Anchoring, as defined by Psychologists Amos Tversky and Daniel Kahneman in a 1974 experiment, is an essential psychological process in the arena of sales and persuasion.
People tend to rely too heavily on a piece of information when making decisions. We have trouble sufficiently adjusting any resulting estimates or conclusions reached based on the information presented to them.
Suppose I asked you the following question:
“Is the population of Belgium greater or fewer than 50 million?”
Take a minute and write down an answer.
Now, answer this question:
“How many people reside in Belgium?”
Write down your guess.
Now look at your two answers.
Your first answer, no matter how arbitrary, almost certainly influenced your second. Odds are your guesses on the first and second questions were influenced by the original figure of “50 million”.
(The answer, by the way, is about 10 million.)
We are susceptible to Anchoring, in large part, because of the manner in which we evaluate information.
When tasked with determining the validity of a question or statement, we search for evidence that confirms, not disproves, the given information. Our Confirmation Bias further entrenches the starting point in our mind. Even when faced with an arbitrary number or value, the anchoring effect does not wane. It takes a significant, conscious effort to overcome this psychological occurrence.
The effect is particularly strong in arenas where we have little knowledge or expertise. Since most people are unaware of the anchoring effect, deft use of an anchor can prove extremely valuable. Sales tags at retail stores and price stickers at car dealerships prey on this cognitive bias.
Life is a series of negotiations. We barter and communicate with the people we interact with on a daily basis. Anytime you attempt to get someone to do something for you in exchange for consideration, you are negotiating.
When requesting a concession or negotiating price, present an initial offer at or near your ideal outcome.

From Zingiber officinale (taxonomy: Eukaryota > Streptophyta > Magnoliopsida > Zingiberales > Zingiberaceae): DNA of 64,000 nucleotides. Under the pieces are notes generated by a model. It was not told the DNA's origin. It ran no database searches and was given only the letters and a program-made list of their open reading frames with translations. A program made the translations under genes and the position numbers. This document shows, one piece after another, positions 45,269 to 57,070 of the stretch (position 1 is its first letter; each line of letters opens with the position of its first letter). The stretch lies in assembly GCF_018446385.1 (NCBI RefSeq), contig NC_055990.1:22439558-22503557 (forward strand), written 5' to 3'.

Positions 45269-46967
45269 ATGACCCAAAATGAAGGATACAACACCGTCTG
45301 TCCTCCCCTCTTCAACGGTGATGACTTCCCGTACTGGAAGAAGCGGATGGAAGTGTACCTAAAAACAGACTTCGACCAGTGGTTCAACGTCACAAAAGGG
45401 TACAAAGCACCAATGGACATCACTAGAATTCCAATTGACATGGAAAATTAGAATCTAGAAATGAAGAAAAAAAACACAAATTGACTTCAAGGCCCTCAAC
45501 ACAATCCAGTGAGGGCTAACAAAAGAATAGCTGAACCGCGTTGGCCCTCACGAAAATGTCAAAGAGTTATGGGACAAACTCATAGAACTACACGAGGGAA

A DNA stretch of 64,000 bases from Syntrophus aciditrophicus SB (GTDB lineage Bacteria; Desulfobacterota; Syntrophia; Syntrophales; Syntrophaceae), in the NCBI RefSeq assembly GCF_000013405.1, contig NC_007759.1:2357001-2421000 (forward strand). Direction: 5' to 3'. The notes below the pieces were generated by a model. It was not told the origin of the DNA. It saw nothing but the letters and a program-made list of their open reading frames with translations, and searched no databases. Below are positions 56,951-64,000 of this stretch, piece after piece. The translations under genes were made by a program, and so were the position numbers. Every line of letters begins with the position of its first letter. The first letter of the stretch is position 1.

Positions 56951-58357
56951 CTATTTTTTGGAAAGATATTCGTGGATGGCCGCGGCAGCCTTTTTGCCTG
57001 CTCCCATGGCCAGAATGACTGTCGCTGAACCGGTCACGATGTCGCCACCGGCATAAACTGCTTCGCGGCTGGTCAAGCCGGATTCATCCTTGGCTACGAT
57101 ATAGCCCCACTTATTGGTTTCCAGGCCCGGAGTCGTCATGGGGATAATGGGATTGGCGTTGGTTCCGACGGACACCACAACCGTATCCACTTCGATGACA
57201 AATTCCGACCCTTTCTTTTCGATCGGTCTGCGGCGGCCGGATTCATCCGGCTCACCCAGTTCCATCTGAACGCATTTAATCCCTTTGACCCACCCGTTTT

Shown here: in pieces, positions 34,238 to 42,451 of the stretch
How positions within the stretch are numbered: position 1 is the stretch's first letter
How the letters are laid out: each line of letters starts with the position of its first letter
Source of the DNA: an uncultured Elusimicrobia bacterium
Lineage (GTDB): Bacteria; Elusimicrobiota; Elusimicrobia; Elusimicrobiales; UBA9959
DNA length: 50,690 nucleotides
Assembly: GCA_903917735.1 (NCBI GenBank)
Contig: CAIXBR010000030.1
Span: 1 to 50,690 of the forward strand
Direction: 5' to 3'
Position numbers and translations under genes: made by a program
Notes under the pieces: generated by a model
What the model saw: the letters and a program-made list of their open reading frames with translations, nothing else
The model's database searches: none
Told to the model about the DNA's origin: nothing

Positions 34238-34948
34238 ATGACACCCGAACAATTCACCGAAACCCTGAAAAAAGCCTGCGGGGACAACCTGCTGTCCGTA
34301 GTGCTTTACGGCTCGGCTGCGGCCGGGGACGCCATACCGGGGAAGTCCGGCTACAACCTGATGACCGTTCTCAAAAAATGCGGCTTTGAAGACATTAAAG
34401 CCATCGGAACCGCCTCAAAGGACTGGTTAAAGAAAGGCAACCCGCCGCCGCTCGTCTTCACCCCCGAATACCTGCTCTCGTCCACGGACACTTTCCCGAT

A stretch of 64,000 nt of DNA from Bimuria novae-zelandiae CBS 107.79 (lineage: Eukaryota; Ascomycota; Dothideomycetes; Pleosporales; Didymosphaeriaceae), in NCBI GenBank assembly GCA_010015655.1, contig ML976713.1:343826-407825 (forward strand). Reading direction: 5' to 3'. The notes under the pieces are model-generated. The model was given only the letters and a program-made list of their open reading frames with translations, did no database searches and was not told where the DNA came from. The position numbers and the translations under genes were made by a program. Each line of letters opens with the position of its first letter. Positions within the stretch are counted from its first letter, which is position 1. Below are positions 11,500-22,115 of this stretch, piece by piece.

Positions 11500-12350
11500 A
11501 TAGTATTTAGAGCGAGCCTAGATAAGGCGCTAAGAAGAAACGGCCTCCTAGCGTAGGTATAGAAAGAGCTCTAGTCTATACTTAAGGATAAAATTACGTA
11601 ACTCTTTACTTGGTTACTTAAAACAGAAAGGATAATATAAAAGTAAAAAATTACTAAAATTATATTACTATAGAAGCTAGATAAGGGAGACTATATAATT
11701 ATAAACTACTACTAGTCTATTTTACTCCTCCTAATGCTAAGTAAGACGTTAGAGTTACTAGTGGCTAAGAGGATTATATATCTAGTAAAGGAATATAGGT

The old adage of ‘never make the first offer’ doesn’t always ring true. In fact, you may be better off making the first offer and steering the negotiation from the get-go.
If you’ve done your research (a must before any negotiation session), you should have a sense of the range of feasible values for the item in question. Start with an offer that’s just outside the high end of that range. If the other party accepts, great! If not, ask for a counter-offer (avoid unilateral concessions in a negotiation). Your initial offer will influence their counter-offer. Most people want to avoid conflict and facilitate an agreement, so they are unlikely to voice a figure that is worlds away from yours.
Arm yourself with as much knowledge about the topics and items up for discussion during a negotiation so you can avoid succumbing to anchoring bias yourself.
Be sure to perform due diligence before any negotiation to ensure that your initial offer will not be insultingly high or low. Beginning a negotiation with a ridiculous or ‘low-ball’ offer is off-putting and could permanently sour relations.
You can also use the Anchoring effect to increase revenue right at the point of sale. If you own a restaurant (or any business where tips are customary), place a ‘suggested tip’ section on all receipts. A statement such as ‘15% gratuity is appreciated’ will suffice. This number will encourage patrons to tip a more favorable percentage instead of a smaller amount (or not at all).
Learn more about negotiation here.